The role of women at the time is emphasized even further by Creon’s discourses with his son Haemon, who is Antigone’s betrothed. When Haemon appears to be siding with his father, Creon says, “Let us then defend authority and not be ousted by a girl. If yield we must, then let it be to men, and never have it said we were worsted by a woman.” (Sophocles, trans. 1996, p. 221)

It would be sheer folly in Creon’s eyes to let the actions of a woman affect his power over Thebes. For him to have acted otherwise would have been unheard of at that time. Creon says, “Why, I’ve just caught her in an open act of treason – she alone of all the city. I will not break my word to Thebes. She dies.” (Sophocles, trans. 1996, p. 220)

As Haemon continues to present his case for Antigone, Creon’s comments provide further insight into a woman’s place in his state. Lamenting his son’s attitude toward Antigone, he lashes out at Haemon. “Insolent pup! A woman’s lackey!” (Sophocles, trans. 1996, p. 224) and calls Haemon “a woman’s slave.” (Sophocles, trans. 1996, p. 225) These comments, among many others, insinuate that for a man to be influenced by a woman is appalling. Creon will not be swayed by any argument, even his son’s.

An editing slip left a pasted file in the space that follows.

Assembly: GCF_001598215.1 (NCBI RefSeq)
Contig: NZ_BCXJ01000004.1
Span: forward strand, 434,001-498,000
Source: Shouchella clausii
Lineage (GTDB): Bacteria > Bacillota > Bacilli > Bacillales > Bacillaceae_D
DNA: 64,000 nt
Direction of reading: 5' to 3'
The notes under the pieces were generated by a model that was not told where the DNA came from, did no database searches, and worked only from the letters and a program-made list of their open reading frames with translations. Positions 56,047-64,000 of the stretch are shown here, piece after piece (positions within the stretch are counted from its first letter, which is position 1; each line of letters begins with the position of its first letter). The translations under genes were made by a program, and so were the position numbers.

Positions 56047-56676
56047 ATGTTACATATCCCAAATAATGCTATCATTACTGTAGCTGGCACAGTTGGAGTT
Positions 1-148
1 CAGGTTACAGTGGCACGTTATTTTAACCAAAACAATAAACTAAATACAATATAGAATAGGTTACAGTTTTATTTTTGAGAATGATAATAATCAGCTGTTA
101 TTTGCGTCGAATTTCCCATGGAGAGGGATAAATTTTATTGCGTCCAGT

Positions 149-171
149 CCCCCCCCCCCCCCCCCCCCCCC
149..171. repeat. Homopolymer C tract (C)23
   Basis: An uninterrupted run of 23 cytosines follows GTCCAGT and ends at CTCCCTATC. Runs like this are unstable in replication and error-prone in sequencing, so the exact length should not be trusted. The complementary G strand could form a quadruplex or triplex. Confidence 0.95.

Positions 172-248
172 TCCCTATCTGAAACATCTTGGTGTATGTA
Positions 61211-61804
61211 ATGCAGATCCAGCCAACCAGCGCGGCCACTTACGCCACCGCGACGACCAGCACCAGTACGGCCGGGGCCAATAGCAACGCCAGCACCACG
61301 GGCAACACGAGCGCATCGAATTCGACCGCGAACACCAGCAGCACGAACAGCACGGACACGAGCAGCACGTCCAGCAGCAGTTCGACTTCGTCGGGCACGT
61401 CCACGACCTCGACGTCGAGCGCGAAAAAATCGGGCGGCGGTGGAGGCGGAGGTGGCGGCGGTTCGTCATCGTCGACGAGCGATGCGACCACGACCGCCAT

Antigone remains steadfast in her determination to suffer death rather than give up her dignity and honor for family. In so doing she becomes powerful, essentially mocking the power of a man – Creon. However, she is not seen as a heroine in the eyes of others. This attitude is reflected in the observations of the leader of the chorus who says, “See how she goes, headlong driven by the capricious gusts of her own will!” (Sophocles, trans. 1996,

p. 232) This intimates that Antigone’s defense of her brother by burying him was just a woman’s thoughtless whim. In effect he is saying that no woman would be brave enough or determined enough to defy the edict of a ruler without having been driven by some impulsive womanly notion.